Poor “Underworld.” It’s the saddest kind of poseur — one that succeeds in capturing only the worst qualities of the film it mimics. “Underworld” is everything you hated about “The Matrix Reloaded.”
Here, again, is a droning, endless barrage of humorless people in black dusters moving in slow-motion while firing big guns into tile walls.
Plink-plink-plink go the tiles as they break.
Yawn goes the audience.
Kate Beckinsale, the breathy love-interest from “Pearl Harbor,” stars as Selene, a vampire soldier who belongs to a gang of tragically hip, pistol-wielding bloodsuckers.
The vampires are at war with werewolves and have been for centuries.
After a few hundred years, you’d think they’d agree to disagree.
The wolves are trying to capture Michael Corvin (Scott Speedman, from TV’s “Felicity”) who is a human heir to the ancient family from which both the vampires and werewolves sprang. The wolves want to combine wolf and vampire DNA in this guy and create a hybrid warrior, with all the strengths of both species.
The vampires wish to stop this abomination of science. But Selene has mushy feelings for the man the wolves are hunting, which results in a lame, drippy romantic subplot.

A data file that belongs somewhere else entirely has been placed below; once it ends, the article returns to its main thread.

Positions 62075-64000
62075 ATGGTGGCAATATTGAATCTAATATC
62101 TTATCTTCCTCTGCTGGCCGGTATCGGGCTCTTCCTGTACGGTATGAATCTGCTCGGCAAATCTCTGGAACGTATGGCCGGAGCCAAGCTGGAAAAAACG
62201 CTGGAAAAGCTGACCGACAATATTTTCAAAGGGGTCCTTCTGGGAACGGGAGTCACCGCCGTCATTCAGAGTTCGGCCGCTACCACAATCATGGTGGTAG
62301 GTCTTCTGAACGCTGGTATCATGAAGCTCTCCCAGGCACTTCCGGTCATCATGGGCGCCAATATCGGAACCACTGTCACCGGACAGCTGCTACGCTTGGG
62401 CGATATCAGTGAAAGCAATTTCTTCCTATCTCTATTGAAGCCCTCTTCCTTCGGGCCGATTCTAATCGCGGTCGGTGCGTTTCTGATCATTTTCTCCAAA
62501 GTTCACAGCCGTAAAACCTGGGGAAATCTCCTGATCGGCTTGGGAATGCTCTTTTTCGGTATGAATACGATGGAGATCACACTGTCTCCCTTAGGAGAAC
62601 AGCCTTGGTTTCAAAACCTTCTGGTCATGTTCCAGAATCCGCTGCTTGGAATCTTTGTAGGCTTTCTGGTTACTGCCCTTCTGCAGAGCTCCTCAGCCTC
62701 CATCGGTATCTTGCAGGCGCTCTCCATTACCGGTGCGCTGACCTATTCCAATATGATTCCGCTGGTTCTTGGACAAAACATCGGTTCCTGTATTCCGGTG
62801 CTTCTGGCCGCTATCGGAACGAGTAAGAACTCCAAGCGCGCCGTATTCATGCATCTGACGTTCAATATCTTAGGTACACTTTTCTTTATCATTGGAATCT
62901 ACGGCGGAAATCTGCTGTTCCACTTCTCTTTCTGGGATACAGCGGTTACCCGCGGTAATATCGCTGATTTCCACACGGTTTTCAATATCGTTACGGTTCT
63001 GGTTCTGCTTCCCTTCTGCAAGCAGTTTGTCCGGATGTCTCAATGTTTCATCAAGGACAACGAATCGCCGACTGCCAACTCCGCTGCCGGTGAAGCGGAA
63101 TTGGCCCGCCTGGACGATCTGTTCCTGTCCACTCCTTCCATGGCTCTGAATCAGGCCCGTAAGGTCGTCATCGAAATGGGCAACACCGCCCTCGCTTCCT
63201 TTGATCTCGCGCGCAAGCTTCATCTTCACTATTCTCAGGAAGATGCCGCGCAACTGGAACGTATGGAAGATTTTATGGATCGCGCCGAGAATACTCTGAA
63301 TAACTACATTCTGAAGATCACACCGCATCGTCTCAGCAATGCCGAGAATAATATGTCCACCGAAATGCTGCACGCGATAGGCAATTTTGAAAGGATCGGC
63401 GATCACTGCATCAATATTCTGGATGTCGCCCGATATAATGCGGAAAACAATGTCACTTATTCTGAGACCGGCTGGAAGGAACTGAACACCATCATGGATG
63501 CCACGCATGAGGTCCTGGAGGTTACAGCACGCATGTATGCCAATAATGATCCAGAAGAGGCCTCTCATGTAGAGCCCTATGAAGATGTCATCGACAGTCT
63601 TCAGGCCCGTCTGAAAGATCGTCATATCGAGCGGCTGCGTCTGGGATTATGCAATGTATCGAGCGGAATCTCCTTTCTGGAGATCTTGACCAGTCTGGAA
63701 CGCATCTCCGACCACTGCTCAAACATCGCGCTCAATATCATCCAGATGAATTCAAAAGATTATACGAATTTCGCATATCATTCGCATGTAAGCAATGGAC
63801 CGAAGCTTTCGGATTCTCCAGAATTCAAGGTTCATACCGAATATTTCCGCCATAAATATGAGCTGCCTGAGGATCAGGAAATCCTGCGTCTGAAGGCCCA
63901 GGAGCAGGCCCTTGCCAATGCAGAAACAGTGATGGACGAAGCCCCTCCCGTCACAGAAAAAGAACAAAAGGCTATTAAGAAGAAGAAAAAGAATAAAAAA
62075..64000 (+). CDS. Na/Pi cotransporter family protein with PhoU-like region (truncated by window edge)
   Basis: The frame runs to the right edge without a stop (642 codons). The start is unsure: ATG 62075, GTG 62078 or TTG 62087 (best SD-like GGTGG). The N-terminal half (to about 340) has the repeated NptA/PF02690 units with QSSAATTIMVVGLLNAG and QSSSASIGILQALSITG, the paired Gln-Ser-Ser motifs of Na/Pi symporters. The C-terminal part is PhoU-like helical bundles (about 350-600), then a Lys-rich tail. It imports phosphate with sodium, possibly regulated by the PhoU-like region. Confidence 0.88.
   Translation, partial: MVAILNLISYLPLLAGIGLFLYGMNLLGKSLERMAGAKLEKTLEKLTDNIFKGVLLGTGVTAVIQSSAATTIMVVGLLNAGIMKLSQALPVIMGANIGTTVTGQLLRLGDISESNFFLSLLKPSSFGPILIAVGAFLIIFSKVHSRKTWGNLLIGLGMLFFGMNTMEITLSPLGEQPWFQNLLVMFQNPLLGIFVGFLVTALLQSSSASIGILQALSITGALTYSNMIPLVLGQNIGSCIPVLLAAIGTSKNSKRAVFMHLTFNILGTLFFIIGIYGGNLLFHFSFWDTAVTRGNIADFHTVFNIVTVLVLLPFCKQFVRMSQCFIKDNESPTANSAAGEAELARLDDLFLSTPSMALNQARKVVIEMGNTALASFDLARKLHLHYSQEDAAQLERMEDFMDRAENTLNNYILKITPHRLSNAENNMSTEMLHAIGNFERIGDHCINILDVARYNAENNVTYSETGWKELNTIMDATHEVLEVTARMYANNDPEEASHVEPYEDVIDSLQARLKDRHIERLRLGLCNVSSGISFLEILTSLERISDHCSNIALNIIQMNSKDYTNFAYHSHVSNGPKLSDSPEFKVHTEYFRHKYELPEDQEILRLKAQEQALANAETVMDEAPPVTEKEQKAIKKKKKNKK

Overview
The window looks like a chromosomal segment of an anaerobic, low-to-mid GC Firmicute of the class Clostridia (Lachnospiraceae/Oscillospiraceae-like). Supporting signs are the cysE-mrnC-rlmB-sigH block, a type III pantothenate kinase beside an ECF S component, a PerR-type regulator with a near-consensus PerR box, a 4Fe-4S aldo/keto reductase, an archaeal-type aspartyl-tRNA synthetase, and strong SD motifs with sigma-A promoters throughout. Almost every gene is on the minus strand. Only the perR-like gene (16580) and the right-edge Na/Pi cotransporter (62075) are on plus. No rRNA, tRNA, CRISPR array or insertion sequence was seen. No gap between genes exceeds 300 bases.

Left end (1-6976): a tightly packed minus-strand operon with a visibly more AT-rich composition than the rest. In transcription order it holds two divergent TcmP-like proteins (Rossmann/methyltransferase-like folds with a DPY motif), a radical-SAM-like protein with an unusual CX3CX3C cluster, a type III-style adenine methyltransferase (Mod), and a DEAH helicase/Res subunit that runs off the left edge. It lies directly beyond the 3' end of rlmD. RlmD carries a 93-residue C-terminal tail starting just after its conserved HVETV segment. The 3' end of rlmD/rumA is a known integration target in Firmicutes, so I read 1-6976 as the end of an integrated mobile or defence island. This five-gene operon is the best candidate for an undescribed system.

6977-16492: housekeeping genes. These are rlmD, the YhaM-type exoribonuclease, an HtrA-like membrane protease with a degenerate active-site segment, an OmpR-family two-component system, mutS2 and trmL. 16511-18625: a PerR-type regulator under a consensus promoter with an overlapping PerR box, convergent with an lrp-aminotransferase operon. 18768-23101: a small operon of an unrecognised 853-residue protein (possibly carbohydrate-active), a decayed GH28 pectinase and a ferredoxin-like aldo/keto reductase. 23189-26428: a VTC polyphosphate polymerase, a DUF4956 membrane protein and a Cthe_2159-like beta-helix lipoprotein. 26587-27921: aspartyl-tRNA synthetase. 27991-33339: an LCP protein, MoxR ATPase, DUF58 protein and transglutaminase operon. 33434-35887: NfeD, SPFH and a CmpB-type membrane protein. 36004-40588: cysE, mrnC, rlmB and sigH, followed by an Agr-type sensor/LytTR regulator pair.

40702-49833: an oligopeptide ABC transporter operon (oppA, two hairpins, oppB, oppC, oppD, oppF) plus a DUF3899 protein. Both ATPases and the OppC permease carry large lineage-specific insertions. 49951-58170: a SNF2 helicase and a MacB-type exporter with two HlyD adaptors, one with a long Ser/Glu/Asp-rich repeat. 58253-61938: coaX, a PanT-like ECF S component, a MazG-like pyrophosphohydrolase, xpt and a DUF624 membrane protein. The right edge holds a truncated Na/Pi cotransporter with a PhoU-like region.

Gunfire ensues, empty ammunition clips plunge ominously to the floor, people flip backward in the air like Mary Lou Retton in S&M garb ...
The film’s efforts to be different are laughable. The vampires have bullets loaded with some kind of liquid silver capsules. Why not just silver bullets? The wolves counter with bullets loaded with sunlight.
And it’s hard to buy Beckinsale as an action hero. She looks too uncertain, too dainty, too soft.
Len Wiseman, a music video director for En Vogue and Megadeath, makes his feature-film debut here, and it’s all flash and shadow. He also recently became engaged to Beckinsale.
This is their “Gigli.”